Bolaga is the name of a soft, juicy bird cherry from the municipality Breitenbrunn in the Burgenland state. The fruits’ skin is reddish-brown to black colored, and the flesh is dark red to purple. When fully mature, the color of the fruit changes to black. During pressing, an intense blood red to pale purple colored juice is extracted. In this variety, the pit loosens easily from the flesh, facilitating processing. When ripe, the cherries are pleasantly sourly, delicately aromatic, with a slightly bitter to tart aftertaste and they are very juicy. Fruits harvested too late are intensely sweet. Bolaga is a very early ripening variety that is also resistant to pests.
The Bolaga cherry originates from Breitenbrunn, one of the five municipalities of the cherry growing region Leithaberg. The cultivation of cherries (Prunus avium) in the region dates back to the 18th century. The traditional cultivation is of tall trees in vineyards or on farmland. This form of mixed cultivation is typical for the regions of the Northern Burgenland and unique in Austria. The Leithaberge cherry Genuss-Region (“gourmet region”) lies within the UNESCO World heritage area of the Fertö/Neusiedlersee Cultural Landscape.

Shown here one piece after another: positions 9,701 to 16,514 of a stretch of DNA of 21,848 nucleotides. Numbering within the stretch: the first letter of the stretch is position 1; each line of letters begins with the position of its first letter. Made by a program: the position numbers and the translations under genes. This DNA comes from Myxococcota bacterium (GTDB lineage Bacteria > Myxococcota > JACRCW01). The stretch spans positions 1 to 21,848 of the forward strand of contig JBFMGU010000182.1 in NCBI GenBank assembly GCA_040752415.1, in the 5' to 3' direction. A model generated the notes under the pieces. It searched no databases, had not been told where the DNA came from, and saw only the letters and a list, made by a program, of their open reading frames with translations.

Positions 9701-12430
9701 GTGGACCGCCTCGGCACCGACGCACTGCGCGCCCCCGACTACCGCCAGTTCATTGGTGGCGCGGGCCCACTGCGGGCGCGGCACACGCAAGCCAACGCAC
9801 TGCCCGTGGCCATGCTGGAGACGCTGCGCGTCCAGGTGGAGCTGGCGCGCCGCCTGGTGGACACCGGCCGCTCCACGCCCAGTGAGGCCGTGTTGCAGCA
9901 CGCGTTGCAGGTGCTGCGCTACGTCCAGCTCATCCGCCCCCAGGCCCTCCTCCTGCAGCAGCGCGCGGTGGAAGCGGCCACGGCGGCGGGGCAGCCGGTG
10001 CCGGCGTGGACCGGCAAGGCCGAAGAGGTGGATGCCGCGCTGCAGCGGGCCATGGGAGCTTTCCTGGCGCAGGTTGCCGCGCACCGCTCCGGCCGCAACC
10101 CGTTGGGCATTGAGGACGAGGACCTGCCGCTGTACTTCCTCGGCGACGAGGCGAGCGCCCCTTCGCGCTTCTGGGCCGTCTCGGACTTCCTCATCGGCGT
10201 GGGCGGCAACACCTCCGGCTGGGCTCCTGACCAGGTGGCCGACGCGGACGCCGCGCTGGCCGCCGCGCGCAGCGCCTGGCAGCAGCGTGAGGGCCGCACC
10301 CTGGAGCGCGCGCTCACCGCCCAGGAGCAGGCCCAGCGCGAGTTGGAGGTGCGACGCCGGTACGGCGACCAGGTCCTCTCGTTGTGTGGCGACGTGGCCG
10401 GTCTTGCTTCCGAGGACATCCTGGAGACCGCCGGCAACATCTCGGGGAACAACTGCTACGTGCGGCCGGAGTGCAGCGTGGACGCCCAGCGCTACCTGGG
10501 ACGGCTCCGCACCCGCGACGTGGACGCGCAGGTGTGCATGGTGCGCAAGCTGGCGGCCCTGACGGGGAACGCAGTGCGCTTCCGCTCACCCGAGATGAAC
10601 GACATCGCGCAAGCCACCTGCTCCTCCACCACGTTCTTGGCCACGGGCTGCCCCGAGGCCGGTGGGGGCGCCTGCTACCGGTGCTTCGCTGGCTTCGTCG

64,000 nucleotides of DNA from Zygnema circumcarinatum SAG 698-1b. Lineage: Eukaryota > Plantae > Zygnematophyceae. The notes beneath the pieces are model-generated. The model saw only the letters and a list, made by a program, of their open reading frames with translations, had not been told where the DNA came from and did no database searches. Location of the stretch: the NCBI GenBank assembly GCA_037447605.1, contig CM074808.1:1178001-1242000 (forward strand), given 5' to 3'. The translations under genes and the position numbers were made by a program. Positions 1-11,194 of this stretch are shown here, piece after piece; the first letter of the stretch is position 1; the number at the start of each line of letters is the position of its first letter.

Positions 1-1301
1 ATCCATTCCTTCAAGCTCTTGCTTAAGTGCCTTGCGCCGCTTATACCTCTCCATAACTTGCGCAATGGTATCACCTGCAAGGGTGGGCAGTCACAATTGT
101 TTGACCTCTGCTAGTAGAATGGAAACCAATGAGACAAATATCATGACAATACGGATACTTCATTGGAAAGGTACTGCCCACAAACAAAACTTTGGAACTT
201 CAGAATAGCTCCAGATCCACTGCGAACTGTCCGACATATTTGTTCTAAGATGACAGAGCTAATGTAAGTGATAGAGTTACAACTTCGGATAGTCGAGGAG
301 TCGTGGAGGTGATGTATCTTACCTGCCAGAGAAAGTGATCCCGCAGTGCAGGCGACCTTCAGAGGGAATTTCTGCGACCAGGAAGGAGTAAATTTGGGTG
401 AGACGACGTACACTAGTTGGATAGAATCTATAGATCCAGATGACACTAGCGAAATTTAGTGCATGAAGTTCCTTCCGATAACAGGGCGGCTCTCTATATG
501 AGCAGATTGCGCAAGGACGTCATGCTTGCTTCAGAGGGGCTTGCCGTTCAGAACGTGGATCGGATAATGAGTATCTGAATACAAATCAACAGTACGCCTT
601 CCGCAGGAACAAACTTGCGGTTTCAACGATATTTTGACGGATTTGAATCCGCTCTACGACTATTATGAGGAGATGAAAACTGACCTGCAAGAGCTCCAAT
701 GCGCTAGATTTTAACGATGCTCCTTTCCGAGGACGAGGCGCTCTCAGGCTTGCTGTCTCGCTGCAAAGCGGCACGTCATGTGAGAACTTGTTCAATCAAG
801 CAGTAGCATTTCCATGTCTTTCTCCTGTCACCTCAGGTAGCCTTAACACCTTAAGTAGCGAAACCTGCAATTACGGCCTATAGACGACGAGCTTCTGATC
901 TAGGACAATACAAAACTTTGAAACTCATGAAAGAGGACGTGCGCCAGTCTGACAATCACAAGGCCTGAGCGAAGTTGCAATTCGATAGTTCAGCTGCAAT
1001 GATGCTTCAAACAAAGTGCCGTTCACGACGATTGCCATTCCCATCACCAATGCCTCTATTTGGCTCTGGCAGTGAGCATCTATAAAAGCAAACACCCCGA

The favorable growing location causes local cherries to ripen earlier than elsewhere in Austria. This advantageous location has been perfectly used by planting mainly early-ripening cherry varieties that are maturing from late May to mid-June. Annually, a few hundred kilograms of Bolaga cherries are harvested and mainly sold as juice, mixed with other cherry varieties.
Today, demand is low and the cultivation is very labor intensive. Once, the cherry production of Leithaberg region served mainly for the sale on the markets of Vienna. The cherry growing had its economic prosperity in the region in the intermediate and post-War period. Between 10,000 and 15,000 cherry trees were found in each community. The population has now fallen to 5,000 trees throughout the whole region and the number of producers is decreasing as well. There is currently only one single professional commercial operation, and so if this operation stops for any reason, there is great danger that the Bolaga variety will disappear quickly.